Conditioning the Problem: I’m Cold, You’re Hot
The issue of thermal comfort has been gaining media attention. Some articles have argued that we over air-condition our spaces, citing that the U.S. is the world’s leader in air-conditioning, and Americans prefer an average temperature of 70, which is considered chilly by European standards. Others examine the gender divide over thermal comfort, theorizing that females tend to be colder in the workplace because they dress seasonally fashion-wise and weather-wise whereas their male co-workers sport businesswear with little seasonal variation. 
Not one of the above cited articles actually focuses on the fundamental question: What is comfort? The current conversation focuses on air temperature, the accepted proxy for comfort.
Air conditioning allows us to create sealed interior environments with constant temperatures and humidity levels. Air conditioning has conditioned us to feel uncomfortable whenever interior conditions move outside of a narrowly prescribed band. U.S. Department of Labor’s Occupational Safety and Health Administration recommends that businesses keep their temperatures set at between 68 and 76 degrees Fahrenheit, with humidity between 20 and 60 percent .
So why don’t we feel uncomfortable before a roaring fire, on a brisk winter walk, or at the beach under the summer sun? All of these conditions put us outside of our prescribed comfort zones.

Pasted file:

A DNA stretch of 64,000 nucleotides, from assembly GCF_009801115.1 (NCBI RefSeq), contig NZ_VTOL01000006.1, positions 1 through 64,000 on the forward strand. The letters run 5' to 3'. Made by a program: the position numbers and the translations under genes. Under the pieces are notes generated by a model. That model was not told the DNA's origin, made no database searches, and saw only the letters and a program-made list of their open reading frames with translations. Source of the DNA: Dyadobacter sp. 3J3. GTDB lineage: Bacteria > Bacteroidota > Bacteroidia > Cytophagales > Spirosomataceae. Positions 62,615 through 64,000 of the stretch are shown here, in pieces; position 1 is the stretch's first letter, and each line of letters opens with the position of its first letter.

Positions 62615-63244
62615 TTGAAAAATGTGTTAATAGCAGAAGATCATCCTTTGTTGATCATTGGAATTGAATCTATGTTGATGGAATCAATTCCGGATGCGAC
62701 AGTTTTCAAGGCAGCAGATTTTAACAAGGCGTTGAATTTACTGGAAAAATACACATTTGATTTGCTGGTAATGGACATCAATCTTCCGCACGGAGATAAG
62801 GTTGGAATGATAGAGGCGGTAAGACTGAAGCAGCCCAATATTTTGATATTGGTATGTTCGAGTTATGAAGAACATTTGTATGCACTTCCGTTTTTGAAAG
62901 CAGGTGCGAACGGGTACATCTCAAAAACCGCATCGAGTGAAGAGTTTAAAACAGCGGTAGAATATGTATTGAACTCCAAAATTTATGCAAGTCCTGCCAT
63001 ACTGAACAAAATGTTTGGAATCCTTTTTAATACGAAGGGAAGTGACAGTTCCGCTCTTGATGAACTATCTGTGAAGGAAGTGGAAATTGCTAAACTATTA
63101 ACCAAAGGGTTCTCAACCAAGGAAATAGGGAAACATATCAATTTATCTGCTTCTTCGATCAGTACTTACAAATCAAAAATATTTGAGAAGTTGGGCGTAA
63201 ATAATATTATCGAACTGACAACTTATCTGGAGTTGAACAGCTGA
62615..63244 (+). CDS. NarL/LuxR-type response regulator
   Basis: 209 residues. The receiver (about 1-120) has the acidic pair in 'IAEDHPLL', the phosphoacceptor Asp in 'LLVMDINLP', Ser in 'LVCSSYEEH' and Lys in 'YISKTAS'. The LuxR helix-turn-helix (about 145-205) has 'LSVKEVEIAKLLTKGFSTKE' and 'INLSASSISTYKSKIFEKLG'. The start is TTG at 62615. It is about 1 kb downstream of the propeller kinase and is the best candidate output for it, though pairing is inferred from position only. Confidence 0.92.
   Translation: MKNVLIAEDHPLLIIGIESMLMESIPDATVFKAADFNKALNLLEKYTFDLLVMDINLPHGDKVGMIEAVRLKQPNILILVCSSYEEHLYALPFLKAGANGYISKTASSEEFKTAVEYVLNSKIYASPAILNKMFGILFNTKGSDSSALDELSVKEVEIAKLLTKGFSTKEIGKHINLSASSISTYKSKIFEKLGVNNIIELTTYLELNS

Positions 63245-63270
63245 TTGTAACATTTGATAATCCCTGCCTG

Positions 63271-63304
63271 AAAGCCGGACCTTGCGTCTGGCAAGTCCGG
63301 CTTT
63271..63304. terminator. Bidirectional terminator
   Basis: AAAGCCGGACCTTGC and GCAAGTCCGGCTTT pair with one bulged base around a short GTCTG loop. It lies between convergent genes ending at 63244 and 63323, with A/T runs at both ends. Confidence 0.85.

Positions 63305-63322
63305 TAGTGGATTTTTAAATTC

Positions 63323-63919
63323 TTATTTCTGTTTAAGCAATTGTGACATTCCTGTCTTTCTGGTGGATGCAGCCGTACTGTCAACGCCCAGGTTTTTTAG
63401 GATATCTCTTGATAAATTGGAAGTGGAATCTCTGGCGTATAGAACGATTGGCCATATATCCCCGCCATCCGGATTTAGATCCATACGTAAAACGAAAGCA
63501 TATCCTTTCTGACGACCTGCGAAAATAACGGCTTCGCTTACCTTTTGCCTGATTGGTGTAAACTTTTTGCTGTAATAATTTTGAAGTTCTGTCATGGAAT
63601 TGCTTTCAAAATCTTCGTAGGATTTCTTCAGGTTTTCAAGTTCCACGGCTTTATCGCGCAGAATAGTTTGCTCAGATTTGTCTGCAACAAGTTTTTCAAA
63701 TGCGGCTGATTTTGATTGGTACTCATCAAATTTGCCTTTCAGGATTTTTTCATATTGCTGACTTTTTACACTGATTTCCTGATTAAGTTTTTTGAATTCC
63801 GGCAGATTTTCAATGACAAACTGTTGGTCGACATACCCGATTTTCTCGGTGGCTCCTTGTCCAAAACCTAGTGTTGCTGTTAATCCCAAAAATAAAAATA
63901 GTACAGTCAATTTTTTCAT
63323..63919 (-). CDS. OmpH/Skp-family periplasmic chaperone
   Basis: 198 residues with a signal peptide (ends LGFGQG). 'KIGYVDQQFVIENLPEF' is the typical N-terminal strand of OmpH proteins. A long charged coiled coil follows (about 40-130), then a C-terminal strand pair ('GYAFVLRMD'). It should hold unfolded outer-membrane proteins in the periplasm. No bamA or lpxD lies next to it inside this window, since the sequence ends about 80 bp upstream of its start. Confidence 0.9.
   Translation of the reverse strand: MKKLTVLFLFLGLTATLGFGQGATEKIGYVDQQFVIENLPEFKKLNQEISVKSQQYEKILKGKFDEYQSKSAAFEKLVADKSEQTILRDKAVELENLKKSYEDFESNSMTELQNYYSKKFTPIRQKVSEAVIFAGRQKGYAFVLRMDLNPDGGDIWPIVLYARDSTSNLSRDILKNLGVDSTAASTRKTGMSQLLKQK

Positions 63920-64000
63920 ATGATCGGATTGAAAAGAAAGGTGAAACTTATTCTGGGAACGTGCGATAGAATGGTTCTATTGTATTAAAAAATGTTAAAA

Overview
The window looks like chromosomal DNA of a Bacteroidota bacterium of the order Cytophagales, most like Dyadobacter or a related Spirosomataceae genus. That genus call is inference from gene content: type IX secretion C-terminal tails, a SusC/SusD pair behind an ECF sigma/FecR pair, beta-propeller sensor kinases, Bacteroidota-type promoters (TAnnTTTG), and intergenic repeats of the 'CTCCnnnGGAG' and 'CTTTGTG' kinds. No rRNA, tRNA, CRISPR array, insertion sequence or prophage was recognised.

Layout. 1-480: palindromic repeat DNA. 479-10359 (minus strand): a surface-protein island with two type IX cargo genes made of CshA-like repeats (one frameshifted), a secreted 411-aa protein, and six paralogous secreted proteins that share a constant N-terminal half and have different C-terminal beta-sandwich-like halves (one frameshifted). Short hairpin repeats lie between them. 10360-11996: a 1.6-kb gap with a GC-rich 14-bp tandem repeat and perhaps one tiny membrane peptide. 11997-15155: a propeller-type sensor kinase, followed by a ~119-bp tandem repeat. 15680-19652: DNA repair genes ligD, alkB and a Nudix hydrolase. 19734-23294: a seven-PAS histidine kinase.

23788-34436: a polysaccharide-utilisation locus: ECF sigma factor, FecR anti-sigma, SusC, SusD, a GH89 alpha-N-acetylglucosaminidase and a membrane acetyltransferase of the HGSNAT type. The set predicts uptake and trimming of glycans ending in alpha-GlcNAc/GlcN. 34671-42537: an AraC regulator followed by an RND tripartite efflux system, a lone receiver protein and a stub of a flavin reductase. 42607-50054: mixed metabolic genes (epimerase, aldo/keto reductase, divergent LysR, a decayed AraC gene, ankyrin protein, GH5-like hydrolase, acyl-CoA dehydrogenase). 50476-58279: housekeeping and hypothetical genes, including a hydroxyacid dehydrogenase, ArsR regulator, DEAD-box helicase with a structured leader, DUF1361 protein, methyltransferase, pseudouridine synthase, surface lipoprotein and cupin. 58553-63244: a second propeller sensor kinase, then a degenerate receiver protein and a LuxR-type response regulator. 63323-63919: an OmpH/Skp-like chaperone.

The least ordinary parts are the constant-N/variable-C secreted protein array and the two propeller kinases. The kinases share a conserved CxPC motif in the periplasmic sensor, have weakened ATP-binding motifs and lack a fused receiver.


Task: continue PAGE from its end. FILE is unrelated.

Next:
The answer is expectations. Psychology plays a determinative role in setting our expectations for comfort
Where you were and what you were doing prior to the immediate moment affects how thermally comfortable you feel. Did you just walk for five minutes from the parking lot into a building on a 95° F day? In direct sunlight or in the shade? With a cooling breeze or without any respite from the heat? Were you walking or running?
If you were running, your metabolic rate would be closer to 8 MET (metabolic equivalent of task) as opposed to MET if you had leisurely walked. Metabolic rate affects your sense of thermal comfort from an internal heating perspective. It is the heat you create (in addition to mechanical energy) when performing an activity and consuming the body’s fuel. The more active you are, the higher your metabolic rate. The more heat you produce, the warmer you feel.
Imagine you are playing soccer. Weather conditions are 85° F with 75% humidity. The game is tied up, and you are focused on scoring. Running around, your metabolic rate is 6–8 MET. You are likely hot and sweating, but with your focus on the game, your teammates, your opponents, and the remaining time on the clock, your thermal comfort doesn’t even cross your mind.
Now, imagine that it’s 85° F with 75% humidity. You are in a cramped classroom listening to a less than engaging lecture that seems like it will go on forever. Your metabolic rate is around 1 MET. All you can think about is how miserable you feel. The same goes for sitting through your fifth meeting of the day or working on that TPS report (Office Space anyone?).